La Reunion

Reunion Island; where does one start to describe this jewel in the Indian Ocean? Possibly the most complete tourism package I have yet seen? Without being at all touristy!


The approach to St Pierre from the North East.

Our approach to Reunion on Friday 31 October was from the East after an overnight 140 mile sail from Port Louis, Mauritius. The island was visible on the clear night from 30 miles out and at dawn, revealed itself in all its mountainous, green splendor. The volcanic nature of the island, with its highest peak over 3000m, was soon evident from the massive lava runs down the northern slopes.

We were headed for St Pierre, the third largest town on the island, on the south eastern coast where we had managed to secure a berth in the town Marina for a few days despite being told that there was no berthing available anywhere on the island due to the ARC Round the World Rally boats taking up all the available space. This may have had something to do with a young Reunion friend of ours who harassed the Port Captain into making a plan for us! There are no anchorages around the island as it rises straight out of the depths of the ocean and except for a narrow, shallow reef on parts of the East coast, is steep to and a fiercesome coastline. At a distance of only some 50m off, we were often in depths of over 200m!


Our approach to St Pierre was made all the more exciting by a screaming fishing reel! By the time the Genoa was rolled away, the cockpit cushions taken out of the ‘splatter zone’ and the wind vane disengaged the fish had almost stripped my reel and was heading back towards Mauritius! After a lengthy and spirited fight with wonderful tail-walking displays I got the fish alongside and saw just how beautiful a specimen it was. About 1100mm long, it was later identified from a photo by a friend of ours, as a Short Billed Spearfish. Fortunately my fishing skills were no match for its cunning and after ducking under the boat and wrapping the line around the propellor,it gave two victorious leaps in the air and swam off over the horizon.


The next bit of excitement came with the challenge of negotiating the entrance to the St Pierre Marina! The marina is literally a section of reclaimed reef and the entrance is short and takes a dogleg to starboard and then to port between waves breaking on the reef on either side. Once through the channel, there is little room to maneuver and even less signage to indicate where one should berth for Immigration etc. The only section of wharf available to us was a low, sloping section of rough concrete about a metre longer than Jerrican! With a stiff onshore breeze, this berth was always going to be easier to get into than out of again. Sliding in like a pro, we ever so slightly touched the bottom! Although it was Spring Low tide, the port has an asymmetric tidal curve and I wasn’t sure how low the next cycle would be! With a bit of pushing and pulling from our American neighbours, with whom we had been in Rodrigues and Mauritius, a lot of engine revving and a slight scratch to the bow, we re-parked next to “Calico Jack” and I wandered off to find out how to clear into this Province of France!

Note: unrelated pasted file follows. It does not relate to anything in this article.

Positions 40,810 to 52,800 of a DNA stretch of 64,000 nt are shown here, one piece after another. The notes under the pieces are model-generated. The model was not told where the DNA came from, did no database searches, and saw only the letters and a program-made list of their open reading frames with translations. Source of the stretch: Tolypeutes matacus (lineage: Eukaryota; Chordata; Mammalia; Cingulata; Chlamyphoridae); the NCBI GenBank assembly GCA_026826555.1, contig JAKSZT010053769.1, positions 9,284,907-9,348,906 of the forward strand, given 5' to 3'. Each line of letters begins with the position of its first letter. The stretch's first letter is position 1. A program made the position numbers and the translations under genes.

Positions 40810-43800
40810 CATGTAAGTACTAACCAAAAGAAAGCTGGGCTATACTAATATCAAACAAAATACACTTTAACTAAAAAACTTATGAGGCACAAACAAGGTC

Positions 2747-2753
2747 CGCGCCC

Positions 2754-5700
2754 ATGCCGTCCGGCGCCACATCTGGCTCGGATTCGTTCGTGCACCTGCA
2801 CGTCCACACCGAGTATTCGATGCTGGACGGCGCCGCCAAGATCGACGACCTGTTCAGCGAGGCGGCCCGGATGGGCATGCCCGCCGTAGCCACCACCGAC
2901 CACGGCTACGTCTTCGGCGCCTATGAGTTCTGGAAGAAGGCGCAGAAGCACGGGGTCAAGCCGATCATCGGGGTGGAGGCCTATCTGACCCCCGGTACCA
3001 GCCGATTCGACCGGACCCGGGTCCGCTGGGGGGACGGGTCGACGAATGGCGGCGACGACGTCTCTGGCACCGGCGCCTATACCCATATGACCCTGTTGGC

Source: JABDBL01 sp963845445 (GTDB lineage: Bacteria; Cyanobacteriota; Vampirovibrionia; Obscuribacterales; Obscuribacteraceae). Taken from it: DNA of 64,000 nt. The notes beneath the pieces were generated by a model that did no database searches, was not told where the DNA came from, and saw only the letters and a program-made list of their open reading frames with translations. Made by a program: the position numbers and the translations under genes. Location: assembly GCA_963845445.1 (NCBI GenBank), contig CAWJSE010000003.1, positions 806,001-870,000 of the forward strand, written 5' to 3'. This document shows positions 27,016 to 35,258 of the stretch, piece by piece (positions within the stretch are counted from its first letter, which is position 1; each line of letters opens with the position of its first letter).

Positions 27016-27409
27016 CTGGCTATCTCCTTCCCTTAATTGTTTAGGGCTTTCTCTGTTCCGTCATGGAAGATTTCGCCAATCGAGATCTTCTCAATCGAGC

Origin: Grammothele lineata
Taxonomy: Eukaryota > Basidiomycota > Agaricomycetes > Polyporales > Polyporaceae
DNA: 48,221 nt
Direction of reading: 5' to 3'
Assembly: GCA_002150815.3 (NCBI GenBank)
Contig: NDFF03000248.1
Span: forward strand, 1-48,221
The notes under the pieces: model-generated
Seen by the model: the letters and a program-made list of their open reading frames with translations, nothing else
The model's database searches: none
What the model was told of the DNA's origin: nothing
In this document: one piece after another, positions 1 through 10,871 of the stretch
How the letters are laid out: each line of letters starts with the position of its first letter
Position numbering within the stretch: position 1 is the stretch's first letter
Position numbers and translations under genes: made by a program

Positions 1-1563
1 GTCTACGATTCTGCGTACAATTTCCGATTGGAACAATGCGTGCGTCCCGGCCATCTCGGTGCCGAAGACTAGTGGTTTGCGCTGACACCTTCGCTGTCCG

This turned out to be the simplest formalities yet! I walked in to the harbourmaster’s office to find it deserted except for a single, non-English speaking lady which would explain why the VHF call to the office had gone unanswered! With lots of hand gestures and my rusty schoolboy French we got by. A single information sheet to be filled in, mainly about the yacht, a crew list and she faxed copies of our passports to the local Gendarmerie who promised to come down and check us in at 17h00! We were somewhat skeptical as it was Friday afternoon after all. My crew scattered like truant school children and when the Gendarmes arrived at 17h00 precisely, I was left trying to explain that they were “somewhere around”! With a nod to officialdom, I was instructed to round them up so I could prove the veracity of the crew list. A quick sprint through the centre of town was successful. It helped to know what their priorities would be; beer, free wifi and burgers, in that order. The Gendarmes then eyeballed each crew member, stamped their passport in the back of a little Renault, and wished us all “Bienvenue a Reunion”.

The marina in St Pierre is literally right in the middle of town and everything one could need is within easy walking distance. The first three days mooring is free and thereafter it is €15 per day, irrespective of the size of the yacht. The marina has a 25 ton travel lift and a reasonable size hard working area. There are very rudimentary showers and a toilet but there is 2 hours of free wifi per day, per email address.

Formalities done and dusted, we set off to explore this quaint little piece of France. With a population of around 890,000 the island is less inhabited than Mauritius but manages to convey a sense of sophistication and poise which its smaller, more populated and commercially more successful neighbour doesn’t. The Island is a Province of France and is divided into four departments. A Prefect runs the island’s Government affairs.